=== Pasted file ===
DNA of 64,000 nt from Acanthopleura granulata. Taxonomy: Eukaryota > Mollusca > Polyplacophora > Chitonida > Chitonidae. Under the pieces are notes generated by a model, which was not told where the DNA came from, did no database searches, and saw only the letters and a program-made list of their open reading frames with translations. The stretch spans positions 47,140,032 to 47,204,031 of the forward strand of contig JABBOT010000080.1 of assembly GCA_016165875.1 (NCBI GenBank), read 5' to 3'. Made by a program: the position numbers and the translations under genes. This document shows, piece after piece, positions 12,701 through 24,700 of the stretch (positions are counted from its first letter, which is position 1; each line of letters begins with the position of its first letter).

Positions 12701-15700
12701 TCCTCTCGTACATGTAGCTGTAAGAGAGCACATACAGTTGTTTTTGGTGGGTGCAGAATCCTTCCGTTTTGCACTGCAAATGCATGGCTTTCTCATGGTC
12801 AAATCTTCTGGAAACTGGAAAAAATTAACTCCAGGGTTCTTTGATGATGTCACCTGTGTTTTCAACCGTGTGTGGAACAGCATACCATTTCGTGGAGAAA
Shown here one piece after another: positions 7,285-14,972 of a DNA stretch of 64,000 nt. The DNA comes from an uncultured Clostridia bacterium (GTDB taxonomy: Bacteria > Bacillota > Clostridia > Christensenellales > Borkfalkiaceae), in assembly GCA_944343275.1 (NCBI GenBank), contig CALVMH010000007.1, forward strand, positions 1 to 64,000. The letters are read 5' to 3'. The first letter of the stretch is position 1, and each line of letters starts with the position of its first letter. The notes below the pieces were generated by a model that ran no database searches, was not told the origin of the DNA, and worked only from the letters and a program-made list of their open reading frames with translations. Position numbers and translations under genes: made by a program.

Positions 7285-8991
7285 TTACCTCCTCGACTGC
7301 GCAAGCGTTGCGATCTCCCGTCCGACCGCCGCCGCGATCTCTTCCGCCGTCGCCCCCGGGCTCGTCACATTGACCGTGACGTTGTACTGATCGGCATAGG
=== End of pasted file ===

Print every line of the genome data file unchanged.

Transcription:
DNA of 64,000 nt from Acanthopleura granulata. Taxonomy: Eukaryota > Mollusca > Polyplacophora > Chitonida > Chitonidae. Under the pieces are notes generated by a model, which was not told where the DNA came from, did no database searches, and saw only the letters and a program-made list of their open reading frames with translations. The stretch spans positions 47,140,032 to 47,204,031 of the forward strand of contig JABBOT010000080.1 of assembly GCA_016165875.1 (NCBI GenBank), read 5' to 3'. Made by a program: the position numbers and the translations under genes. This document shows, piece after piece, positions 12,701 through 24,700 of the stretch (positions are counted from its first letter, which is position 1; each line of letters begins with the position of its first letter).

Positions 12701-15700
12701 TCCTCTCGTACATGTAGCTGTAAGAGAGCACATACAGTTGTTTTTGGTGGGTGCAGAATCCTTCCGTTTTGCACTGCAAATGCATGGCTTTCTCATGGTC
12801 AAATCTTCTGGAAACTGGAAAAAATTAACTCCAGGGTTCTTTGATGATGTCACCTGTGTTTTCAACCGTGTGTGGAACAGCATACCATTTCGTGGAGAAA
Shown here one piece after another: positions 7,285-14,972 of a DNA stretch of 64,000 nt. The DNA comes from an uncultured Clostridia bacterium (GTDB taxonomy: Bacteria > Bacillota > Clostridia > Christensenellales > Borkfalkiaceae), in assembly GCA_944343275.1 (NCBI GenBank), contig CALVMH010000007.1, forward strand, positions 1 to 64,000. The letters are read 5' to 3'. The first letter of the stretch is position 1, and each line of letters starts with the position of its first letter. The notes below the pieces were generated by a model that ran no database searches, was not told the origin of the DNA, and worked only from the letters and a program-made list of their open reading frames with translations. Position numbers and translations under genes: made by a program.

Positions 7285-8991
7285 TTACCTCCTCGACTGC
7301 GCAAGCGTTGCGATCTCCCGTCCGACCGCCGCCGCGATCTCTTCCGCCGTCGCCCCCGGGCTCGTCACATTGACCGTGACGTTGTACTGATCGGCATAGG